12. Thank you for the updated recommendations! What progression might be recommended for a 12-year-old (grade 7) who has never done narration, copywork, or dictation before? Should I start her with WWS, or should I go back to Level One of WWE and hope to hurry through all that, first? Start with Level 2 of WWE? I tried her on the Level 4 dictation work in WWE and could see that that is a skill that must be built up more slowly, but I don't have time to take her through several years of narration, dictation, and copywork. How does one get a student this age ready for WWS, when they have never done any WWE? Thanks for any pointers.
  13. I am a lefty, and trying to write with my arm and paper positioned as a mirror-image to a right-hander never worked well for me, because the strokes are all pushed instead of pulled, in that position, and it was awkward. Using tripod grip, my writing would always seem to be trying to lean backwards. If right-handers could experience writing backwards (from right to left) while holding their pencil and paper in the exact same position they normally use to write forwards, they would know how it feels for lefties to do the same. However, the grip I developed as a way to use the pencil or pen to pivot in my hand, so as to form cursive and handwriting that looked like normal, was this elaborate grip whereby the point of the pencil came out at the bottom of my hand, and instead of using my arm, I used the muscles of my hand to pivot the pencil in the proper direction (forward and to the right, or down/back and to the left) like this: / But in my forties, I find this grip makes writing by hand painful. I wish I had been taught the "downstroke" mentioned in Peterson Directed Handwriting as the optimal way to teach a lefty, so that ink never gets smeared, the cursive is pretty, and the hand doesn't wear out...but it involves writing vertically, downward toward one's body, with the paper turned a full 90 degrees, such that the long edge of the paper is parallel with the desk, and the top of the paper is nearest the right hand. I'm hoping to teach that to my lefty son, who is now 6, but maybe HWT is better for lefties? I don't like the look of HWT, but looks are secondary to efficacy and ergonomics, and it that makes more sense than the complicated "downstroke" method, I'm open to it. As for stroke order, I learned just how important that is, when learning Japanese. Trying to "draw" representations of characters any old way, makes them look bizarre to anyone else, and the same tends to be true in English once the writer goes more quickly.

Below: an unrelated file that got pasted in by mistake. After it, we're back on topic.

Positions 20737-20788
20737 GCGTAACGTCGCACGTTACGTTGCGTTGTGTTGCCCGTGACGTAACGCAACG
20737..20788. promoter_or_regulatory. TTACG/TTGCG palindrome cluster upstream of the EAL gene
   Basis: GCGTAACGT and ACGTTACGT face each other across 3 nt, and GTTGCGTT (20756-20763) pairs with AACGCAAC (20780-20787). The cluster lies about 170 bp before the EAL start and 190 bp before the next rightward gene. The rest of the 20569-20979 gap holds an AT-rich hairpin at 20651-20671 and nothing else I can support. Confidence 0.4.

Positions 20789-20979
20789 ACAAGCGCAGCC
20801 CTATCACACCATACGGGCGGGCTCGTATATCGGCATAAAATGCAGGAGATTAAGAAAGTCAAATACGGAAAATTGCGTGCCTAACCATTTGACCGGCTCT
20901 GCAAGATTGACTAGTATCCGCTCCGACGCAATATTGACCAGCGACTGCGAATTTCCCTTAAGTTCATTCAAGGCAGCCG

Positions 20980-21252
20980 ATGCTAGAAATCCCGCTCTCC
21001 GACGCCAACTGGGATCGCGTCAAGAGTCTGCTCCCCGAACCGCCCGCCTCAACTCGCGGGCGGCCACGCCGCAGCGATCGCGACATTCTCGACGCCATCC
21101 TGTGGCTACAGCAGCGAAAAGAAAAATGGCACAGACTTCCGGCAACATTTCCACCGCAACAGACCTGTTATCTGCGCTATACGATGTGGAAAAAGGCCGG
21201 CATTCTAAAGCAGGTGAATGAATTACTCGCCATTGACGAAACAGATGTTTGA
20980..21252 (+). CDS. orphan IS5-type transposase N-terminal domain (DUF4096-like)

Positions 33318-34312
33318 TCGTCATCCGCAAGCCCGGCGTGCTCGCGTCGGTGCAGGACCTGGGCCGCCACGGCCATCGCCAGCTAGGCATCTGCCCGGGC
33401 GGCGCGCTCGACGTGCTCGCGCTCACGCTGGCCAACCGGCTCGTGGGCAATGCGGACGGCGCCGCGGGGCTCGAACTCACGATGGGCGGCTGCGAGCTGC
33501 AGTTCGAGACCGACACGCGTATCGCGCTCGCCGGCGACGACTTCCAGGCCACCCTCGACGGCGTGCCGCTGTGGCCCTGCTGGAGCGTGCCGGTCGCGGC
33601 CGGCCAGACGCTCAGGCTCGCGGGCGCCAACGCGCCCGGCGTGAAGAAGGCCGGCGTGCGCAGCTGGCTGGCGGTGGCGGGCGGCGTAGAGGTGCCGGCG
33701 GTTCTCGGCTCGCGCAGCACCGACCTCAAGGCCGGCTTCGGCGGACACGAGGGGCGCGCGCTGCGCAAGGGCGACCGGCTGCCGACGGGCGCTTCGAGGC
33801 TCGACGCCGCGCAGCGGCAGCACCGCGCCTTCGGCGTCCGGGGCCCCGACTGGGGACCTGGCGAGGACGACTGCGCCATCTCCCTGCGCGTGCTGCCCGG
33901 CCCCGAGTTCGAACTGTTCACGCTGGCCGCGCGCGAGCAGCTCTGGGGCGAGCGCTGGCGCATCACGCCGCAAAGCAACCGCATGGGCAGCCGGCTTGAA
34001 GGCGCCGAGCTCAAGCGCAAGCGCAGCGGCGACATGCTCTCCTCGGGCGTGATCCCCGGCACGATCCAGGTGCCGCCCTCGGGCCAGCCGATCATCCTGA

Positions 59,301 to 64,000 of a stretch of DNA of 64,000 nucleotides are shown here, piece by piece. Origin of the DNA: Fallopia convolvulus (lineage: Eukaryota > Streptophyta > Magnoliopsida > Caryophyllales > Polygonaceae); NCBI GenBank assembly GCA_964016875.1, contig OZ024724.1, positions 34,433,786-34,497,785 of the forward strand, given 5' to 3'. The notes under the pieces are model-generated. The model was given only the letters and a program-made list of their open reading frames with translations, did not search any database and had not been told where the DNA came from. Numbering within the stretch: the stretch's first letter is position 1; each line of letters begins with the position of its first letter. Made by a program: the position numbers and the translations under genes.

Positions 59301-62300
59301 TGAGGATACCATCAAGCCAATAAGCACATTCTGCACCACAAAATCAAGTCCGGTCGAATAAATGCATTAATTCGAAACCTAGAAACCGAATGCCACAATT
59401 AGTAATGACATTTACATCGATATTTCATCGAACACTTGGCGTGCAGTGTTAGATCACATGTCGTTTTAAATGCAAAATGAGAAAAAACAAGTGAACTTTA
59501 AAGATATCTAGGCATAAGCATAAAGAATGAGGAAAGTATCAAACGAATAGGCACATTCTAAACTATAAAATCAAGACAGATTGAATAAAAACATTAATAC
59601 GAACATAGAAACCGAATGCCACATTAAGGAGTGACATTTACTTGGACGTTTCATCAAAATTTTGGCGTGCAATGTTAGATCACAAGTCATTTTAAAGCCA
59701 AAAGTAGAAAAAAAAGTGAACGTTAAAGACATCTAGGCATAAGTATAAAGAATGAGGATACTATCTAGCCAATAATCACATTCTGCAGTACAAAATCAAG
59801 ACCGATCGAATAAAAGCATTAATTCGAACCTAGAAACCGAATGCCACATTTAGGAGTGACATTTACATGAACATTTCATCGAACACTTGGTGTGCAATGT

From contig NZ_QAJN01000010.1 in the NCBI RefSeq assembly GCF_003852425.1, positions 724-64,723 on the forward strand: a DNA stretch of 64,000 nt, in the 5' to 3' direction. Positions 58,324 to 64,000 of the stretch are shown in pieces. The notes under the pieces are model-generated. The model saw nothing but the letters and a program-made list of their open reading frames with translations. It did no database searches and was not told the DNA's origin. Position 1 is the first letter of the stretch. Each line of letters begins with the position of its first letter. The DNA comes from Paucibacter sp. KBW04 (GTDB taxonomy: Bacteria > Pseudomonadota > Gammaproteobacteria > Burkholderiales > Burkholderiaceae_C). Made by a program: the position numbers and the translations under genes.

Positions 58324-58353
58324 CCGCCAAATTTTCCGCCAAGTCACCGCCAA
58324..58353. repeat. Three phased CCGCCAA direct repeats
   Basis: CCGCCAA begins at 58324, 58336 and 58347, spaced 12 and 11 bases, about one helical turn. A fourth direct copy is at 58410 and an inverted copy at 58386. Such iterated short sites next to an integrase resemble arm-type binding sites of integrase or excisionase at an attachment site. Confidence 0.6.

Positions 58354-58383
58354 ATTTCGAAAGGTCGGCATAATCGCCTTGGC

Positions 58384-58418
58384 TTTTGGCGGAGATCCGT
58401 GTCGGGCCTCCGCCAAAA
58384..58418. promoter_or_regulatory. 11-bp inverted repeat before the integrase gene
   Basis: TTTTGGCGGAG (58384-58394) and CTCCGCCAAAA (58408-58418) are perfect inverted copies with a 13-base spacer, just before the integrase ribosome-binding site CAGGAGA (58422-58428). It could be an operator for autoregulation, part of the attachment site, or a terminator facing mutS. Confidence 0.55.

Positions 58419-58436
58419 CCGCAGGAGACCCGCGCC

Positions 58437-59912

14. wow, thank you all! You really helped me, and now I know exactly where to go and what to look at, too (thanks for the links, AttachedMama)! I now feel confident to go forth, use the placement tests, get manipulatives, and get going!
  15. My daughter is 12, and I am having a hard time figuring out where to start with her in SWB's methods described in TWTM 4th edition, as well as Write With Ease that I got for our younger sons. I can see that the ability to do dictation is not something to jump into at the fourth grade level, for someone who has never done it before, even if she is 12. But what then? Start at second level dictation and hope to go through it all a lot faster? Skip dictation and get Writing With Skill? I think copywork would even do her some good at this point, as her mechanics and grammar leave much to be desired. Apparently the Houghton-Mifflin Spelling and Vocabulary books weren't as useful as they seemed, for learning and retention of their content, because they also contain a writing component with punctuation, light grammar, etc, but in attempting dictation, I see she has no intuitive grasp of mechanics, and even her spelling is weak. How can I get her up to speed for 8th grade, in such a short time? Is there a way to "fast-track" dictation and copywork in the remaining months til 8th grade, so that we can start diagramming and formal grammar? Also, when doing dictation, I still don't get how it is to be done: Does one read entire sentences at a time, but slowly, pausing to let the student's writing speed catch up, or is the student expected not to write anything until the reading is done, and then write the entire dictation from memory? Hoping anyone can help me sort all this out.